Jerry’s dedicated companion is Gaylene Husted, who lived right up the street in the Parkland neighborhood. Gaylene’s children went to school with Jerry’s son, and they have been together 24 years now.
JUST CALL HIM JERRY
An Oklahoma City native, Leonard Gerald Bowers graduated from Classen High School before enlisting in the U.S. Army.
“I’ve always been called Jerry,” Jerry noted.
A member of the 509th Engineering Company, he served overseas in 1967-68 during the Vietnam War. In December 2018, he was awarded a “Quilt of Valor”.
Back home in Oklahoma City after completing military service, Jerry went to work at Tinker Air Force Base and returned to college to finish his schooling.
He went on to earn a business administration/management degree in 1973 from Central State University (now University of Central Oklahoma) in Edmond. He had attended one semester there in the mid-‘60s before joining the Army.
Jerry had several jobs during and after college, one at a computer company before he quit to become a long-haul truck driver.
It was while Jerry worked for Triangle Blueprint in downtown Oklahoma City that he met his future wife. Ironically, that blueprint company was where the Oklahoma City Memorial’s 168 chairs now stand.
On the front of one of those chairs is inscribed the name “Carol Louise Bowers,” one of 168 lives lost during the April 1995 terrorist attack at the Murrah Federal Building.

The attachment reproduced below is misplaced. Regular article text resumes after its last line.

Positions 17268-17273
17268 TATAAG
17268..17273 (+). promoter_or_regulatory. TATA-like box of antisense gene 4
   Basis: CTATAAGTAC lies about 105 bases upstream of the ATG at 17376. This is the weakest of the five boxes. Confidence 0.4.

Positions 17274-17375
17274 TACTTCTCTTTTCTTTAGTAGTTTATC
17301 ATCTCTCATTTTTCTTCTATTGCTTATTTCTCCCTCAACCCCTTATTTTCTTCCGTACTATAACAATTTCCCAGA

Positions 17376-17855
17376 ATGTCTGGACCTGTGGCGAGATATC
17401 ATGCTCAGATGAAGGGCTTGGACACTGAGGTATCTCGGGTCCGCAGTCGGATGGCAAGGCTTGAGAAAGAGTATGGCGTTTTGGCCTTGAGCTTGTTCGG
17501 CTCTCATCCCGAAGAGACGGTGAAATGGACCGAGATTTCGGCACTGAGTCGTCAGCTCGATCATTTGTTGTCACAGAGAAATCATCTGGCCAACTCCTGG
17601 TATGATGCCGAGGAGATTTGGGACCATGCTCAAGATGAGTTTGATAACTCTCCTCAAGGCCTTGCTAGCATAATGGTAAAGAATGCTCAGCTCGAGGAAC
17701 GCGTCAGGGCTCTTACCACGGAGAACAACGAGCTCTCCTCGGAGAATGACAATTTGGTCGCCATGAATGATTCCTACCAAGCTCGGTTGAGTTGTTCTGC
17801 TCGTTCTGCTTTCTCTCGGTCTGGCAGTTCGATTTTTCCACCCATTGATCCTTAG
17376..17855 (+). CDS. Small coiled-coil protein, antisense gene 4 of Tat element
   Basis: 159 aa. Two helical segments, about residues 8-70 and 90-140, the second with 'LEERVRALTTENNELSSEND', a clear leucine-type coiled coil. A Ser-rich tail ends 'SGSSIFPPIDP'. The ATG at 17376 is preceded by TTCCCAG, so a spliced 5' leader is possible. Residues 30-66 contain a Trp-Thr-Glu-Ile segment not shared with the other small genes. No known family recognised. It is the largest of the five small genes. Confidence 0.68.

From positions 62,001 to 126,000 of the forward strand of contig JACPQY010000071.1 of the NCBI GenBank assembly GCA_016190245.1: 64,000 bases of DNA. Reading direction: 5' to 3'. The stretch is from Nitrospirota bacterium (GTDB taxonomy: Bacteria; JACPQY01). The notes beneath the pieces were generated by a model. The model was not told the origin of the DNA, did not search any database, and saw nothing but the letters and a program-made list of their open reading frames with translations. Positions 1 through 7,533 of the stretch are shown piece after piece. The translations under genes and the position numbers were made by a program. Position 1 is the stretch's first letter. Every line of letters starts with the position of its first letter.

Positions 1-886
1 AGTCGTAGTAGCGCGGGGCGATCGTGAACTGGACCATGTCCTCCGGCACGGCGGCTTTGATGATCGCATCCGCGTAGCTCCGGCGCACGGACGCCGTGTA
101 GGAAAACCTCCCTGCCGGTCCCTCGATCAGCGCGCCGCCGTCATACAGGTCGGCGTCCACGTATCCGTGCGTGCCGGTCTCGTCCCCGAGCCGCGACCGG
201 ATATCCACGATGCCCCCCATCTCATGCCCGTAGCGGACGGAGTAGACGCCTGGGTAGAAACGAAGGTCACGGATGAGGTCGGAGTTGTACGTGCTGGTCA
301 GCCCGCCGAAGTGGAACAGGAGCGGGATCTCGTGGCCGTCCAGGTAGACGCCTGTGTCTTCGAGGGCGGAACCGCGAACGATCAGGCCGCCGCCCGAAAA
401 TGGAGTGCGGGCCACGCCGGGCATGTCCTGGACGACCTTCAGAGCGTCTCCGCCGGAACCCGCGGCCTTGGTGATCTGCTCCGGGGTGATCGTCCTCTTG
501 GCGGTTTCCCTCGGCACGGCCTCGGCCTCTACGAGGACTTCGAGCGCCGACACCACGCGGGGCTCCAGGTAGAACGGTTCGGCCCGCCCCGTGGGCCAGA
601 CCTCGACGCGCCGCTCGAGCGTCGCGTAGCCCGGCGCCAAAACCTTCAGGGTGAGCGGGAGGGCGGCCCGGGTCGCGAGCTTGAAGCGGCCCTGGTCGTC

When Carol died in the bombing, she was getting ready to retire.
“That was the toughest decision she ever had to make,” Jerry shared. “She finally said, ‘I’ll submit my papers’. Well, she was 24 hours late. They called and told her she couldn’t submit them at that point, and she’d have to re-file.
“The bombing happened just a few days after.”
Carol grew up in Chandler and started working at Oklahoma City’s previous federal building, now the federal courthouse. Carol moved over to the Murrah Building when it opened; she was supervisor at the Social Security Administration office when she died.
“I worked for the blueprint company, just north of her on 5th Street,” Jerry related. “Carol and I met in 1962 and we dated for a year. We married in 1963.”
He and Carol lived several places – Warr Acres, Oklahoma City, Tulsa, and even in Dallas for a time – before settling in Yukon 45 years ago.
Carol and Jerry Bowers had one son, Joe, a 1988 Yukon High School graduate who now owns a trucking company.
Joe Bowers married fellow YHS grad Rachell in 1994 and they live in Mustang with their two daughters – 17-year-old C.J. and 15-year-old Emery.
To honor Carol’s memory, Jerry’s family and dear friends visit the Oklahoma City National Memorial on the anniversary of April 19th to place flowers on Carol’s chair.
They also go to the cemetery in Chandler – where Carol and her parents and sister are buried – to decorate her grave.
At age 16-17, Jerry had worked for his uncle who had an Oklahoma City plumbing shop for 45 years.
After working so many different jobs, Jerry decided to go into business for himself by starting his own plumbing company in 1981.
Over 20 years, B&B Plumbing served residential and commercial customers in Yukon, Oklahoma City, The Village, El Reno, and Mustang.
“I started out with zero and built it off of word of mouth,” Jerry said. “I worked all the time. When you’re in business for yourself, you work.
“I had good customers in all the areas I worked. I really liked working in Yukon. I liked the people and being close to home. Yukon was a good town to have my kind of business. I really got to know the people.”